Of course there are some people who think any religious observance is tantamount to child abuse. And others (me) who think its abusive NOT to teach your children about God as well as teaching them tolerance for other beliefs too.

seoladair Sun 04-Nov-12 16:41:04

"And others (me) who think its abusive NOT to teach your children about God"
Michaela, isn't that rather an extreme position? Abusive? Seriously?

Trills Sun 04-Nov-12 16:47:09

Not that extreme really.

I don't believe in God, but if I did, and if I thought that people who don't do X go to hell, then I'd think that "letting your child go to hell" was pretty bad,

OldLadyKnowsNothing Sun 04-Nov-12 16:49:13

Yeah, I can understand Michaela's view, though as an atheist I don't share it.

Trills Sun 04-Nov-12 16:49:30

To the OP - I think YA probably BU because the church probably will not be anything like what you are imagining.

I can sympathise, but I don't think you can (within reason) prevent a parent from teaching their child about their religion.

carolinemoon Sun 04-Nov-12 16:51:30

I agree that "evangelical" doesn't mean anything sinister per se. I went to an evangelical Sunday school for many years (wasn't even particularly happy clappy, although we did visit a church in bognor where there was speaking in tongues - weird (to teenage me) but not dangerous).

I also went to catholic convent school, which was actually v happy clappy in the songs sung. I think the message about believing in god to get to heaven was rammed home more heavily at the convent.

Despite practically a whole childhood of church attendance, I have never believed in god! I would just ensure your DD understands your beliefs as well as her father's.

Northernlurker Sun 04-Nov-12 16:56:14

We attend a church that would certainly be described as evangelical and it's a perfectly normal, mainstream sort of place. All religions will teach the beliefs that they are built on. That's how religion works.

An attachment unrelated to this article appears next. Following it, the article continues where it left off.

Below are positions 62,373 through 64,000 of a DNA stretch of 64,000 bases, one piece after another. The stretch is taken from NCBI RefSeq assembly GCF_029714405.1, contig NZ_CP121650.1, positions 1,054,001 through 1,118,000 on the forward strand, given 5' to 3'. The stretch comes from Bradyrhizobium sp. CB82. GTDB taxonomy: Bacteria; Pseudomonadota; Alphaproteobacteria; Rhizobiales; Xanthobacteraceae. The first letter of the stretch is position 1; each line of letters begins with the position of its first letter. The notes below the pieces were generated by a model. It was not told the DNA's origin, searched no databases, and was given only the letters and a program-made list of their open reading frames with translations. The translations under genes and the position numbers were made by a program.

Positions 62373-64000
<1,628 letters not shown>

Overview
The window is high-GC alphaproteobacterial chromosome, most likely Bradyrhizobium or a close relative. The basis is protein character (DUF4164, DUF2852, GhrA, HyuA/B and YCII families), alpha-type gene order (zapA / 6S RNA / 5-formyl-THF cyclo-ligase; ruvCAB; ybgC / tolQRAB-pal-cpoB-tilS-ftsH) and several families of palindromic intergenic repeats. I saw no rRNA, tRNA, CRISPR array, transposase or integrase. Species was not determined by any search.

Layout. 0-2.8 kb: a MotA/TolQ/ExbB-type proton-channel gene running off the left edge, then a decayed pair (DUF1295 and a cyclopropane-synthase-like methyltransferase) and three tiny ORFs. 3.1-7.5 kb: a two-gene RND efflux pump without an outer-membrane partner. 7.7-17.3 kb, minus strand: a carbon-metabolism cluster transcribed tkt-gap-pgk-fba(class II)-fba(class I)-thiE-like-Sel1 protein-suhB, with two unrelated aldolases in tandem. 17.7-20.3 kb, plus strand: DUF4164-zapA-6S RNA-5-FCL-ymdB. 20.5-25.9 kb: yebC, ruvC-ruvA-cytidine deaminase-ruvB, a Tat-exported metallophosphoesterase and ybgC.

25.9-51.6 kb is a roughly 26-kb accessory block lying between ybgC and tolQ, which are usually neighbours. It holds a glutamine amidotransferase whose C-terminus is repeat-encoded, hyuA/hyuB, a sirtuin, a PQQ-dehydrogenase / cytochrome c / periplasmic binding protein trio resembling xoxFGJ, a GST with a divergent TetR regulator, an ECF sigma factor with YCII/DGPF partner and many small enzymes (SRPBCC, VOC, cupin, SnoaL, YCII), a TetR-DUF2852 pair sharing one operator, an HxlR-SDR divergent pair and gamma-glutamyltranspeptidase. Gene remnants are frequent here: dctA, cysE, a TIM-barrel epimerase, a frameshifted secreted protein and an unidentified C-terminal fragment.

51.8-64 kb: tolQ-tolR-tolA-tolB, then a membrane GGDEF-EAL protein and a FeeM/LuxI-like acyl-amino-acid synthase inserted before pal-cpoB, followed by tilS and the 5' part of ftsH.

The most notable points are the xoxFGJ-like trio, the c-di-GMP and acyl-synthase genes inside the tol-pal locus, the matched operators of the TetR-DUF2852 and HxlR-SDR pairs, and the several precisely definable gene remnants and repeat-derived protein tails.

You should find out what happens at his church. Then you can base your view on knowledge not prejudice.

Sirzy Sun 04-Nov-12 16:57:17

Unless you have very good reasons to believe that going will be damaging to your DD then you can't really start imposing rules on what her father can and can't do with her.

I would make sure your Daughter is aware that any questions to do with religion she is free to ask you and make sure you talk to her regularly about it so you know how SHE is interpreting the services.

Learning that Mummy believe x, Daddy believes y and I can believe whatever I want as I grow up won't do her any harm and I would talk to your ex about making sure there is no pressure on her either way as she grows older and starts to understand more.

MichaelaS Sun 04-Nov-12 17:01:31

Yes, what trills said. I believe God is real and you can have a fulfilling, eternal life of happiness by getting to know him. I think it would be really cruel if I didn't teach my children about that. I think I would also be cruel if I didn't teach them there are other viewpoints and they can make their own decisions, and I will love them whatever they believe or do.

It is so hard to co parent with someone with very different religious beliefs though, so OP I think you have a hard task but one that can be achieved if you work at it and try to keep respect for each others views.